Rabbi Sharon Shalom, the Director of the International Center for the Study of Ethiopian Jewry at Ono Academic College, approaches the subject of the Splitting of the Red Sea by asking why is it viewed as one of the most important events in Jewish history and in the personal lives of every Jew. In his commentary in the Shabbaton magazine, Rabbi Sharon also addresses a grammatical inconsistency in the Song of the Sea, described in the Torah, to ask when exactly was this song of praise sung. He uses the Ethiopian Jewish tradition to provide answers to these questions.
Rabbi Sharon noted the similarities between his escape from Ethiopia, fleeing the Ethiopian army, and the fleeing Israelites chased by the best Egyptian chariots. He believes that specifically in desperate situations such as these, the greatest amount of hope can be found and it was natural to sing and pray. Rabbi Sharon claims that the miracle of the Splitting of the Red Sea was a result of the faith and poetry of the Jewish people.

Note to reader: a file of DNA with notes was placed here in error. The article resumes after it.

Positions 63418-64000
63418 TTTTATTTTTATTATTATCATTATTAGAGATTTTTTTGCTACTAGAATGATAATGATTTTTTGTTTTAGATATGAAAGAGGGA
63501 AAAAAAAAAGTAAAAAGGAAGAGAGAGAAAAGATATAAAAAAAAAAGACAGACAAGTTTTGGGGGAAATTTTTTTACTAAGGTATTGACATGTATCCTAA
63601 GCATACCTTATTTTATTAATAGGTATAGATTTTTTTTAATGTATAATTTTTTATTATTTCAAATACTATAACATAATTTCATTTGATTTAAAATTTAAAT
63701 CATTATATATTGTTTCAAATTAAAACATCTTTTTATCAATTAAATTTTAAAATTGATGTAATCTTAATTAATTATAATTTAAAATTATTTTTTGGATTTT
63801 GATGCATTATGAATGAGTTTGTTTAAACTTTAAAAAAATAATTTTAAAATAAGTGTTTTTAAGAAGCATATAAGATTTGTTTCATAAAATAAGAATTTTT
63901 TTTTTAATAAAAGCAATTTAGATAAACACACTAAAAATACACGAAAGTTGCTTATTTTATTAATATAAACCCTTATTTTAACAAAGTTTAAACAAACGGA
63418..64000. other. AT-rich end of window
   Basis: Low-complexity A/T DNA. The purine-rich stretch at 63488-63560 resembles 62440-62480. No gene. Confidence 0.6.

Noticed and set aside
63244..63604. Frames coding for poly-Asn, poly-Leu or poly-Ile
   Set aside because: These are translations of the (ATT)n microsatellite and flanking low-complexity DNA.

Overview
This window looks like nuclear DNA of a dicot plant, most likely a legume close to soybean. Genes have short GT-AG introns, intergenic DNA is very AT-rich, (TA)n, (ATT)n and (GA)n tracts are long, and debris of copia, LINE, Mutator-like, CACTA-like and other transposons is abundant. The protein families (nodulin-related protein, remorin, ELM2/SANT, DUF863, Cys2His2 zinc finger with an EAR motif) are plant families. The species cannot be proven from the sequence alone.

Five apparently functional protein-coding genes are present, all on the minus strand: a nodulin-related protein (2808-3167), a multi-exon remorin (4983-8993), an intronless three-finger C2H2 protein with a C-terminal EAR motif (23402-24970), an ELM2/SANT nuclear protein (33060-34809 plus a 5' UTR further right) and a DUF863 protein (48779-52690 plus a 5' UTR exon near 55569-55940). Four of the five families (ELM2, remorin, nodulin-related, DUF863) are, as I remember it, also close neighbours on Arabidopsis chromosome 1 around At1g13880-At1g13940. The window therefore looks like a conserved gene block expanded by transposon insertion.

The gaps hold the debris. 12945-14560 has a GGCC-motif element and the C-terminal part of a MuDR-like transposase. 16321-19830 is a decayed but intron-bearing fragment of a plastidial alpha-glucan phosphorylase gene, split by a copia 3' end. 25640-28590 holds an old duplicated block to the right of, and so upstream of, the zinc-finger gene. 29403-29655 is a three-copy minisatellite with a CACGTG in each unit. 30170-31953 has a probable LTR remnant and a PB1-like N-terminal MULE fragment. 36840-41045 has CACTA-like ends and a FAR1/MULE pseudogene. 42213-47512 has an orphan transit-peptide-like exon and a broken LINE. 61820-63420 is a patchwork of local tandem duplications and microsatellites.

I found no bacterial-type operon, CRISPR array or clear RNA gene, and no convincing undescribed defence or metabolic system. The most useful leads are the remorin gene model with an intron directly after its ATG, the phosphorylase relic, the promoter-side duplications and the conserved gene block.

The same faith characterizes the approach of Ethiopian Jewry. “Ethiopian Jews sang in prayer before arriving in Jerusalem. The human dilemma is between despair and hope, between insecurity and security” This is the reason, Rabbi Sharon believes, that the Splitting of the Red Sea has always been such an important moment in Jewish history. He writes, “The miracles that took place in Egypt gave birth to faith, hope and confidence. Here [at the Red Sea] faith, hope and confidence are what gave birth to the miracle. This is a new work in the world.”
The full article can be read at https://shabaton1.co.il/?p=18048